I'm in the process of removing the existing basement floor in my house along with the rock and dirt underneath, down to the undisturbed soil. Then put in the proper amount of crushed stone but have a question on the best product and ways to do the vapor barrier.
What is the best approach? Oh, I'm not going below the current footings or walls so no need for recommendations on underpinning.
Not sure how much room you have to work with. For best results and optimum insulation it's best to use a good compactable sand. Compact it. Then lay down ridgit insulation. Then your vapour barrier of 10 mil poly. Make sure to tape all the seams, or around any plumbing pipes. Make sure you have a minimum overlap of a foot on seams. Use tuck tape.
Now you can either rebar with a 10m bar or use a wire mesh. Try and seat the rebar so it is at about an inch to inch and a half below the finished slab.
Make sure your plumbing and anything else you want right in the slab is correct before pouring.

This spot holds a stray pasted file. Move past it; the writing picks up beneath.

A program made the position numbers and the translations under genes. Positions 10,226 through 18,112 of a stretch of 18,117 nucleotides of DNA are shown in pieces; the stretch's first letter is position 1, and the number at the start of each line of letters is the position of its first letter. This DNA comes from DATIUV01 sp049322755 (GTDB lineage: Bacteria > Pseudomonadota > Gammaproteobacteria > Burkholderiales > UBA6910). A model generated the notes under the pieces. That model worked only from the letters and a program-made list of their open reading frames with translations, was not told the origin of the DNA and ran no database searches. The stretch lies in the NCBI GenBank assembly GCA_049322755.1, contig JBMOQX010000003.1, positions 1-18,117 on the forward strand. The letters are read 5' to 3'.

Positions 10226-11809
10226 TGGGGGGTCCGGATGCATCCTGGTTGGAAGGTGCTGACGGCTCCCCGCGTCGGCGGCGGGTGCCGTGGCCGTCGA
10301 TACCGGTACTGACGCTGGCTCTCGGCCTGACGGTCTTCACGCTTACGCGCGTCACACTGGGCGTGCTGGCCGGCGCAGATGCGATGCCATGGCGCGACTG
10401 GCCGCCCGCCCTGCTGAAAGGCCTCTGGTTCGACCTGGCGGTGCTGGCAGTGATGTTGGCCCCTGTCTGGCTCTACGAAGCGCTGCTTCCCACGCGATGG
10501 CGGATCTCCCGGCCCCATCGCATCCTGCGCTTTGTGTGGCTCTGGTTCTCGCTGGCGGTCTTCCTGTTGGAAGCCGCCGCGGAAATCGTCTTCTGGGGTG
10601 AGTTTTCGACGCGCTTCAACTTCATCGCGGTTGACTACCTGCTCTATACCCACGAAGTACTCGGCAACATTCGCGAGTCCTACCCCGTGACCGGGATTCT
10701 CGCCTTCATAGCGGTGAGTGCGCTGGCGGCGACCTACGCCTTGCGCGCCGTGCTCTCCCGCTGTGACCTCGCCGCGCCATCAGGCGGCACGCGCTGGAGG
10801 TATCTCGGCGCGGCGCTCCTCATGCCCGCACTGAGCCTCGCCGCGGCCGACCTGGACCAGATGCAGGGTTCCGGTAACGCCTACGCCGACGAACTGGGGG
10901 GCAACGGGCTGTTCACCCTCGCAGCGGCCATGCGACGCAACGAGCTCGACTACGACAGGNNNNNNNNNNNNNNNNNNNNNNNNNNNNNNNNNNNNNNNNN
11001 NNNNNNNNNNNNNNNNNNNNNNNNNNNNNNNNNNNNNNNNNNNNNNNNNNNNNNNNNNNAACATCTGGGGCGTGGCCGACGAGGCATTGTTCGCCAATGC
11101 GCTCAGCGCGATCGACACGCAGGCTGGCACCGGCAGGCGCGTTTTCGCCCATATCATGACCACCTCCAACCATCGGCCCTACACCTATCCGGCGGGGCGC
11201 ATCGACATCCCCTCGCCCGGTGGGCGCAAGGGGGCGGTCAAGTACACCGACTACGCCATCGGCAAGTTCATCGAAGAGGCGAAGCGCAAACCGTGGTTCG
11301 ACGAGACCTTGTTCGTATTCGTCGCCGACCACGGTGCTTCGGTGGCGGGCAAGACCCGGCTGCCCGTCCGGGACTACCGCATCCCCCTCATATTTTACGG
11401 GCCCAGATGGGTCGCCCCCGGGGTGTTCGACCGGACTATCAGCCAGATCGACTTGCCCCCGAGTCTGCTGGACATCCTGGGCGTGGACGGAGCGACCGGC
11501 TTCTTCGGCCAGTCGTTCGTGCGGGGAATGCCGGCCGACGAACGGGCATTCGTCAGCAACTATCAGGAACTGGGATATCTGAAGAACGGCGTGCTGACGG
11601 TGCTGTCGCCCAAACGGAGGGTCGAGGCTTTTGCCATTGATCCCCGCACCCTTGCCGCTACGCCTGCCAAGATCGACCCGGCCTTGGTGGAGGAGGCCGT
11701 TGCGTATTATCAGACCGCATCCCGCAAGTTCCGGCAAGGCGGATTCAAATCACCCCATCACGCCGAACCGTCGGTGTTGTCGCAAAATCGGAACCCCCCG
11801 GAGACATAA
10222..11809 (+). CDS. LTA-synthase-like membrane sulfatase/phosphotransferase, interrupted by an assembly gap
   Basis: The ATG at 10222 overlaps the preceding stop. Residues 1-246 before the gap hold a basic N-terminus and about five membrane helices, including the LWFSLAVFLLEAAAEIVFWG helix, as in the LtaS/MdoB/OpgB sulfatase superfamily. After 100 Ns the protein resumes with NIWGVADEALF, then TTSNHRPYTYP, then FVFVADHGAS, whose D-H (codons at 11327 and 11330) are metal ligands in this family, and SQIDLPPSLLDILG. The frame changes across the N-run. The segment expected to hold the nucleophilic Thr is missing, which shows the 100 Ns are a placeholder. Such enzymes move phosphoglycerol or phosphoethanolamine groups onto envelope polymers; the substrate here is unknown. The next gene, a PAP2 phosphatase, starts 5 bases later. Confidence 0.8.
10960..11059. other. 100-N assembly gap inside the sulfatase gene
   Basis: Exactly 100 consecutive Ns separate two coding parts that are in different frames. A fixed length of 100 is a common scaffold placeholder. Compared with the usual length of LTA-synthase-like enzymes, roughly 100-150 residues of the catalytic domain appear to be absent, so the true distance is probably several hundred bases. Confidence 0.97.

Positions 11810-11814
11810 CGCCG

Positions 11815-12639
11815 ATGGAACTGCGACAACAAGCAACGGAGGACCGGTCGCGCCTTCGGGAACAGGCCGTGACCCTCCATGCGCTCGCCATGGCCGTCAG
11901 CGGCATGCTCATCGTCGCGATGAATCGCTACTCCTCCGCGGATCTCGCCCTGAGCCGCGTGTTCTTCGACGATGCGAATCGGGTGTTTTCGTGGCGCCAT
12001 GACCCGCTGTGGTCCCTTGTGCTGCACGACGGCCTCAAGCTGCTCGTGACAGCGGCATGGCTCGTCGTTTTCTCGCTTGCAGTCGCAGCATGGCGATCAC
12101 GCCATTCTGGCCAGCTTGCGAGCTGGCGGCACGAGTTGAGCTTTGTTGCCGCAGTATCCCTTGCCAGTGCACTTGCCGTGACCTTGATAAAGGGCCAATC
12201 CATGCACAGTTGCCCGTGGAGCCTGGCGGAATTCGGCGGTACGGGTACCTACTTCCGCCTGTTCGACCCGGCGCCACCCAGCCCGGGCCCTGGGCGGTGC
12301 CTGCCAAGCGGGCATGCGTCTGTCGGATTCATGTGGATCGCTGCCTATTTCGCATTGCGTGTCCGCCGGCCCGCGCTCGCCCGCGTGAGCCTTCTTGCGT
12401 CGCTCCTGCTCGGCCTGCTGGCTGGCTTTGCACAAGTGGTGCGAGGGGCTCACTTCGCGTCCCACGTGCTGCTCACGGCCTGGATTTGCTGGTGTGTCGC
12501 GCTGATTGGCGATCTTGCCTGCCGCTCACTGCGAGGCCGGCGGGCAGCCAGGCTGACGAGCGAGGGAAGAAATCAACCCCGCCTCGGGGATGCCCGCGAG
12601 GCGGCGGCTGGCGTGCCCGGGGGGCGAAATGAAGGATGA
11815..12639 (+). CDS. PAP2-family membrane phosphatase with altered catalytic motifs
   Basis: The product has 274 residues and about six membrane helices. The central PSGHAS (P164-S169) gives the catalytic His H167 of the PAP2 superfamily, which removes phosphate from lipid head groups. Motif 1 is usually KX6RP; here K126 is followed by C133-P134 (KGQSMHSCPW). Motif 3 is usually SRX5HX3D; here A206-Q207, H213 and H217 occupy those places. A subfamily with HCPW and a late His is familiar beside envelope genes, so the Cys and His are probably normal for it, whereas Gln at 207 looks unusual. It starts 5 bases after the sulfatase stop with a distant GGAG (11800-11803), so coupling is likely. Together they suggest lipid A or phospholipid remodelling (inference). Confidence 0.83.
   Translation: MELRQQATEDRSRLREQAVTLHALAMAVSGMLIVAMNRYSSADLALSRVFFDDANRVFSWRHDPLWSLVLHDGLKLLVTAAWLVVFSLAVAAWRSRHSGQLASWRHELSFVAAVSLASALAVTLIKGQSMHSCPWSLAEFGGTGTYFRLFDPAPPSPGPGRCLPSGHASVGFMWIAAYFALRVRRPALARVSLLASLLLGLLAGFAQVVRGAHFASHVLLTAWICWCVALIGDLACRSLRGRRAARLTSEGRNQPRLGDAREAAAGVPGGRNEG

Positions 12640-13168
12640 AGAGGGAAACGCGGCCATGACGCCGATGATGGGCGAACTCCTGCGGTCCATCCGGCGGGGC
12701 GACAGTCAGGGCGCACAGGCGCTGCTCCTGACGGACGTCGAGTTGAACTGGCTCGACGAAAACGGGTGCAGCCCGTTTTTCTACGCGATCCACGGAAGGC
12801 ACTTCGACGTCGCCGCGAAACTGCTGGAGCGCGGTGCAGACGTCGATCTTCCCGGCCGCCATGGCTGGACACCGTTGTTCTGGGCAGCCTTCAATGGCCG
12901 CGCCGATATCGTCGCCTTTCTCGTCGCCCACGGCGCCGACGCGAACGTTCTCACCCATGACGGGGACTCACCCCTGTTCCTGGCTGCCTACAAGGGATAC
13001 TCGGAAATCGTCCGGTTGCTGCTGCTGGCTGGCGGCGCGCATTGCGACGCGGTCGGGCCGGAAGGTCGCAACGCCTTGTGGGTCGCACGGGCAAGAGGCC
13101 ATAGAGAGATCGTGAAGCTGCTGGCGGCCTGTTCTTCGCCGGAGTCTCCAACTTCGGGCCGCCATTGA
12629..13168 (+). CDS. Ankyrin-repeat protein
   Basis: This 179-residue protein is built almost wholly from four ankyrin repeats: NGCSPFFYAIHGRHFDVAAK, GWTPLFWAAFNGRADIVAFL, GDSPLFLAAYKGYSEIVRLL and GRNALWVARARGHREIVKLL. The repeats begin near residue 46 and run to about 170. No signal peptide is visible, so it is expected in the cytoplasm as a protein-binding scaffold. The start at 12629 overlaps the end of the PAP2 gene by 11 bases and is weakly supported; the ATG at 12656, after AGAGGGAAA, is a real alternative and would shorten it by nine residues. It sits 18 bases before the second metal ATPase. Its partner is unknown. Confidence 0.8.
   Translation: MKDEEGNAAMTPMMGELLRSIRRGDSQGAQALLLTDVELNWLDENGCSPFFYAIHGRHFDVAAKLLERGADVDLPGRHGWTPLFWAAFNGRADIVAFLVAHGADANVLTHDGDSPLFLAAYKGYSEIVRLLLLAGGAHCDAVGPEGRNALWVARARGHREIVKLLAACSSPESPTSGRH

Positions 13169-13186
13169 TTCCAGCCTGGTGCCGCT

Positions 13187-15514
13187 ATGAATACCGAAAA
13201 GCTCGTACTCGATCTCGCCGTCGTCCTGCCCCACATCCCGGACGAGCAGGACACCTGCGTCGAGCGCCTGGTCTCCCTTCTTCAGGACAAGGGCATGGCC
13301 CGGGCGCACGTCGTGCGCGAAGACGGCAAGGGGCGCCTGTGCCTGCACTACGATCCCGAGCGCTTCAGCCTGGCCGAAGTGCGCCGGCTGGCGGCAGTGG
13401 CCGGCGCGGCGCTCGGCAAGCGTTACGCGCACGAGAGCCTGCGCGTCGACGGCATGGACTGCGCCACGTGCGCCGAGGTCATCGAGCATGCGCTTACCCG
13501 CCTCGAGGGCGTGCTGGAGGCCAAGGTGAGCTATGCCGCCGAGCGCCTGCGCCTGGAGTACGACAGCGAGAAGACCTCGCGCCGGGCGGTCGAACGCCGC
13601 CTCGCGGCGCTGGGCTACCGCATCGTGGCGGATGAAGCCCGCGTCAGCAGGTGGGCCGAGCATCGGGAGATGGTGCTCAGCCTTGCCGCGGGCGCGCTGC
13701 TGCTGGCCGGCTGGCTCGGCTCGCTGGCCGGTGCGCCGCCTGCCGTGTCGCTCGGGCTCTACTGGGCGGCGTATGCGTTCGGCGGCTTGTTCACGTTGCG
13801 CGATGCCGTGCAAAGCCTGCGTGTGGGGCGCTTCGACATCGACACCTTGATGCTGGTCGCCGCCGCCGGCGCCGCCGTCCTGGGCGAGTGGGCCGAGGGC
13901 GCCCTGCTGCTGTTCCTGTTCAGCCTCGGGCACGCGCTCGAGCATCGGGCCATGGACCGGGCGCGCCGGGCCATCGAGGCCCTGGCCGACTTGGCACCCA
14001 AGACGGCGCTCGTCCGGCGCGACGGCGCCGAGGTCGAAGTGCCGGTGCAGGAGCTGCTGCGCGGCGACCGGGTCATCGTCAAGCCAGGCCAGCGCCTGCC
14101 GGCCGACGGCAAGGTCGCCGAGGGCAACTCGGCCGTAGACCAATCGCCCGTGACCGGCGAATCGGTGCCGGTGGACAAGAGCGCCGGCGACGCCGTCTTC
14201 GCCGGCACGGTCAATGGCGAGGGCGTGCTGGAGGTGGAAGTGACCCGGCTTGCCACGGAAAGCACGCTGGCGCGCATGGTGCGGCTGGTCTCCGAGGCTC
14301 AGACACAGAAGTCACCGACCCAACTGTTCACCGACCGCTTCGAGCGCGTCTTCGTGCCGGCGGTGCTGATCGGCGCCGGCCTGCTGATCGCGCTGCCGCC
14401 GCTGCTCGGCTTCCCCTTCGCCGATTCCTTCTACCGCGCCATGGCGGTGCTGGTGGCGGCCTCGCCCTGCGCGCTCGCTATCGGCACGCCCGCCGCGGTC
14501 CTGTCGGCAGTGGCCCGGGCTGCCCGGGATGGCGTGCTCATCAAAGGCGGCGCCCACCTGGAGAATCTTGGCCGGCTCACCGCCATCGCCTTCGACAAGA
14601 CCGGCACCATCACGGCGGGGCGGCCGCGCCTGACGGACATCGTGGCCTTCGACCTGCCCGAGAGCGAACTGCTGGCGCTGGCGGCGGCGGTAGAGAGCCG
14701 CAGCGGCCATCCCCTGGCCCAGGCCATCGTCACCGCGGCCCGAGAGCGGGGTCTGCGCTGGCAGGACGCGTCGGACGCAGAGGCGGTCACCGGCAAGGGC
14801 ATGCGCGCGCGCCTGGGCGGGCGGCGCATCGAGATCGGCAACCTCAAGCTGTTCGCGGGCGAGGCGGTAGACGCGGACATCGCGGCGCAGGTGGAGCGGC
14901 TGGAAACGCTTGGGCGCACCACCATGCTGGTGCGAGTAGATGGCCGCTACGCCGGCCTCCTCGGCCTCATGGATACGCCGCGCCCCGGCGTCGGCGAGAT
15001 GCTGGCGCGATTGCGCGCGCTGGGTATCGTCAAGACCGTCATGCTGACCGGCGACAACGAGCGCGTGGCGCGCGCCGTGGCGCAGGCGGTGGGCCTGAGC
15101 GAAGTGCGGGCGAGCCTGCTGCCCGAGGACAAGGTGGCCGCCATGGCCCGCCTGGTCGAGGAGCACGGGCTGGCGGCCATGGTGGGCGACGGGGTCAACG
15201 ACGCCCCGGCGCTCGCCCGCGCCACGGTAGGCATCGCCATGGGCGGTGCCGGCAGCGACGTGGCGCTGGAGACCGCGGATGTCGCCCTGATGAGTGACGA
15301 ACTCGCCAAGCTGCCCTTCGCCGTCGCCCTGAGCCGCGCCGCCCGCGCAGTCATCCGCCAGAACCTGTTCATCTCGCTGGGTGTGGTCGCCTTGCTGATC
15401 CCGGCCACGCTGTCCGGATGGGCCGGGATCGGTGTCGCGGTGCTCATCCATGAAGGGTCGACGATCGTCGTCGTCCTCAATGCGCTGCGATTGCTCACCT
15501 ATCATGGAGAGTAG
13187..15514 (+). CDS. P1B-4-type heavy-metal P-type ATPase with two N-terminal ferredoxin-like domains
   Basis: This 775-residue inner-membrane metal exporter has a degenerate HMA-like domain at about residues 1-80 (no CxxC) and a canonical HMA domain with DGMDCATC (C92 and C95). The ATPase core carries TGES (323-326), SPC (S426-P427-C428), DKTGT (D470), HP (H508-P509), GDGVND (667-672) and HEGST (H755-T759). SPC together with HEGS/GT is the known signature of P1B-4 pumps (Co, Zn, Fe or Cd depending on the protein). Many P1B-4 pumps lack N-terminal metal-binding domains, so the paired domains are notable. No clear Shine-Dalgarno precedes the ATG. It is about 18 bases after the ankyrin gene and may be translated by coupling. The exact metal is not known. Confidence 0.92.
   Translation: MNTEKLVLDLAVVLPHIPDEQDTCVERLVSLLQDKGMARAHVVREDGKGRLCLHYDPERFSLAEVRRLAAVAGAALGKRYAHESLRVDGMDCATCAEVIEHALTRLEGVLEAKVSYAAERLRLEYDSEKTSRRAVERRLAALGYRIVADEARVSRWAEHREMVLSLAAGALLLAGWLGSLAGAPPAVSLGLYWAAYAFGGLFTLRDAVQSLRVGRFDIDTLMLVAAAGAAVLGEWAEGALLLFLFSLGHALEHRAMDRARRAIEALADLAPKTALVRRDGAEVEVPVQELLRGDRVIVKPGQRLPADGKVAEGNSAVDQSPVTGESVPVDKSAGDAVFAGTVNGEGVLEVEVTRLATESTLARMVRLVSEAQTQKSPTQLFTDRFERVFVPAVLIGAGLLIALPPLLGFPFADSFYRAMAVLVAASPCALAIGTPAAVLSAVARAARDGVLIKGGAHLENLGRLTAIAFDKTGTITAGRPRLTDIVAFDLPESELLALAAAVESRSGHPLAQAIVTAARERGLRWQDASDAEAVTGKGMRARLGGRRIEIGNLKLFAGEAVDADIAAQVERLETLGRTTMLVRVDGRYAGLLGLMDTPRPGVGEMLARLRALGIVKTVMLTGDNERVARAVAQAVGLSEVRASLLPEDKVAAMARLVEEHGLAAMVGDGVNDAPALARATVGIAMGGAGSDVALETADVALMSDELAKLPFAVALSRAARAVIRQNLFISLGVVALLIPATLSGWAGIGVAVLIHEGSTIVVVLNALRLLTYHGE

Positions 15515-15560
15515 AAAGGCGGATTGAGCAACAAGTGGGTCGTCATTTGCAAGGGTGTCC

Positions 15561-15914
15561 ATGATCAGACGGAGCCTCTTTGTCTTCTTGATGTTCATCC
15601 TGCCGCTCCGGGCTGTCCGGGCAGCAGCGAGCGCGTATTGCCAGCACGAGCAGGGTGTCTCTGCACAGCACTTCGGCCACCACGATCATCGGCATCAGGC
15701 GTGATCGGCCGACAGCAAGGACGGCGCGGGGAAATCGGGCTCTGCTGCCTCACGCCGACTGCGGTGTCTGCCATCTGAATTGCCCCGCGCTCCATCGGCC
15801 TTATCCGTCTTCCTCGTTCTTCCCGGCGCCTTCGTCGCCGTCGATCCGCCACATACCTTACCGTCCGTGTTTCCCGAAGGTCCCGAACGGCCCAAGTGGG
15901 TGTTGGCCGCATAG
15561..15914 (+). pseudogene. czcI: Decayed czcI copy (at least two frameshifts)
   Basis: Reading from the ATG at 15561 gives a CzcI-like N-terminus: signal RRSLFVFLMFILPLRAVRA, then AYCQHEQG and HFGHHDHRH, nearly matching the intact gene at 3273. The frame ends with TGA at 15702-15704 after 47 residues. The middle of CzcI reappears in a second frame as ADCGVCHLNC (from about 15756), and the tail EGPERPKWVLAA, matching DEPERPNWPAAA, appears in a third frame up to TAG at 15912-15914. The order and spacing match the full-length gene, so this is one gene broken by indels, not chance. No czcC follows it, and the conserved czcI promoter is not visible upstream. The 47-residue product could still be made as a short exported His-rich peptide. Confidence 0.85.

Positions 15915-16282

6 Mil Poly Vapor Barrier will work fine, tape the joints and caulk the edges to the concrete wall at the perimeter. If you have soil gas issues, such as Radon gas, this would be a good time to put a gas mitigation system in.
Check with your local building authority if you live in an area with gas issues. It is not that expensive or difficult but is very important if needed.
Do or did you have any moisture problems on your existing concrete slab before? If yes, then it is very important to break the capillary action by filling in the proper amount of crushed stone ! Don't use sand for this !!!
Thereafter (on top of your crushed stone) you could use a layer of sand to cover the sharp edges of the stone. On top of this layer sand you should place a layer of a Poly Vapor Barrier to prevent the rigid foam from soaking water. Most rigid foams are not "clost celled" and will wick water if exposed to it. In this case your insulation would be going to zero and the foam would act like a sponge !!!